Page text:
With a nod to Andrew Sullivan's new book and his aforementioned endorsement of skepticism and doubt, I return to John Betjeman, whose centenary is today. Betjeman was a devout Anglican, but his poetry is full of doubts:
[On hearing some church bells at Easter, in the poem "Loneliness"]
...You fill my heart with joy and grief—
Belief! Belief! And unbelief...
And, though you tell me I shall die,
You say not how or when or why.
[On making small talk at a funeral, in the poem "Aldershot Crematorium"]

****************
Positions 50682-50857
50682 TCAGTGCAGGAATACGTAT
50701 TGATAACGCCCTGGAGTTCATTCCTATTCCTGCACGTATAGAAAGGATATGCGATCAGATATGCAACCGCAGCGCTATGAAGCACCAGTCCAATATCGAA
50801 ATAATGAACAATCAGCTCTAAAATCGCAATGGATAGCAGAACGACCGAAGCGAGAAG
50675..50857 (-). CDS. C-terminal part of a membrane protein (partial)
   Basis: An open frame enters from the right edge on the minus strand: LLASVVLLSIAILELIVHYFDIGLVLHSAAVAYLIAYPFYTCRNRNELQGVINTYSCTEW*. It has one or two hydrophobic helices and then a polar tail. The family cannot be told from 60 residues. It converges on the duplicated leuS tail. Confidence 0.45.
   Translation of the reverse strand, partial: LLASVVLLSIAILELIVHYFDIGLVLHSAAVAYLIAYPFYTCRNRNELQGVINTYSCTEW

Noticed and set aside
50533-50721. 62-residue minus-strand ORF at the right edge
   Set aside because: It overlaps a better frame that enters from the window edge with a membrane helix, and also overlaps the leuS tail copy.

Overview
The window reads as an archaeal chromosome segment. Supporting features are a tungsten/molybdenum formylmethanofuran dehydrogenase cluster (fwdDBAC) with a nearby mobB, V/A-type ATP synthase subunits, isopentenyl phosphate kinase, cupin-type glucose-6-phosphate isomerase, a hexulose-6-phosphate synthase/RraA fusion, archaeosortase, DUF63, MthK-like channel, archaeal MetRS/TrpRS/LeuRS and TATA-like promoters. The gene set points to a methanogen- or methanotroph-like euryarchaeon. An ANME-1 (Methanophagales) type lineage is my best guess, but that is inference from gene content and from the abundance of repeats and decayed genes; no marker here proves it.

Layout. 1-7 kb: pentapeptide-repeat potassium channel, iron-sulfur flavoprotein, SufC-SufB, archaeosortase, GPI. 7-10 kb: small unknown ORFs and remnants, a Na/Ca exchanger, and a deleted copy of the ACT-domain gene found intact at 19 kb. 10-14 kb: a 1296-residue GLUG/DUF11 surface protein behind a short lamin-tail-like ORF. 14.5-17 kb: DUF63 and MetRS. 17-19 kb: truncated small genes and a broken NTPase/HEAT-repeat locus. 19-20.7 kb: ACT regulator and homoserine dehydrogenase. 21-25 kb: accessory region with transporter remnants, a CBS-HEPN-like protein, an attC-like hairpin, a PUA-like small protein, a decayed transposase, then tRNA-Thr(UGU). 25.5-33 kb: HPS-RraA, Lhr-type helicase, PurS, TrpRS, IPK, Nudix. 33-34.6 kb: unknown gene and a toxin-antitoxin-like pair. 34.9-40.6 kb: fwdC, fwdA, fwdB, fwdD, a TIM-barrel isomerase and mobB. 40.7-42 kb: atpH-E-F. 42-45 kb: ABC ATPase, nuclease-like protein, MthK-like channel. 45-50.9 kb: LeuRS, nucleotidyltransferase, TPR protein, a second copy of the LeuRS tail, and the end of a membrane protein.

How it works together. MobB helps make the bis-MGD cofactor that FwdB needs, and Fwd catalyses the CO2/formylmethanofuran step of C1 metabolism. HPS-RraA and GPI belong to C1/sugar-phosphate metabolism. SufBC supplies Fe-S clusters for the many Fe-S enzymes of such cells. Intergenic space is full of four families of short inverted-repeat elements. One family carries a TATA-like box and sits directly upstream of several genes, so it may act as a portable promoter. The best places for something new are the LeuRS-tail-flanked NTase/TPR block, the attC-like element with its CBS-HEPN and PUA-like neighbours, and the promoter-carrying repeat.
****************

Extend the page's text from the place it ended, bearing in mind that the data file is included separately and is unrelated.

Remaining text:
...And thus we try to dissipate our fears.
'I am the Resurrection and the Life':
Strong, deep and painful, doubt inserts the knife.
[On thinking about his own death, in the poem "Good-bye"]
...But better down there in the battle
Than here on the hill
With Judgement or nothingness waiting me,
Lonely and chill.
[On the Nativity story, in the poem "Christmas"]
And is it true? And is it true,
This most tremendous tale of all,
Seen in a stained-glass window's hue,
A Baby in an ox's stall?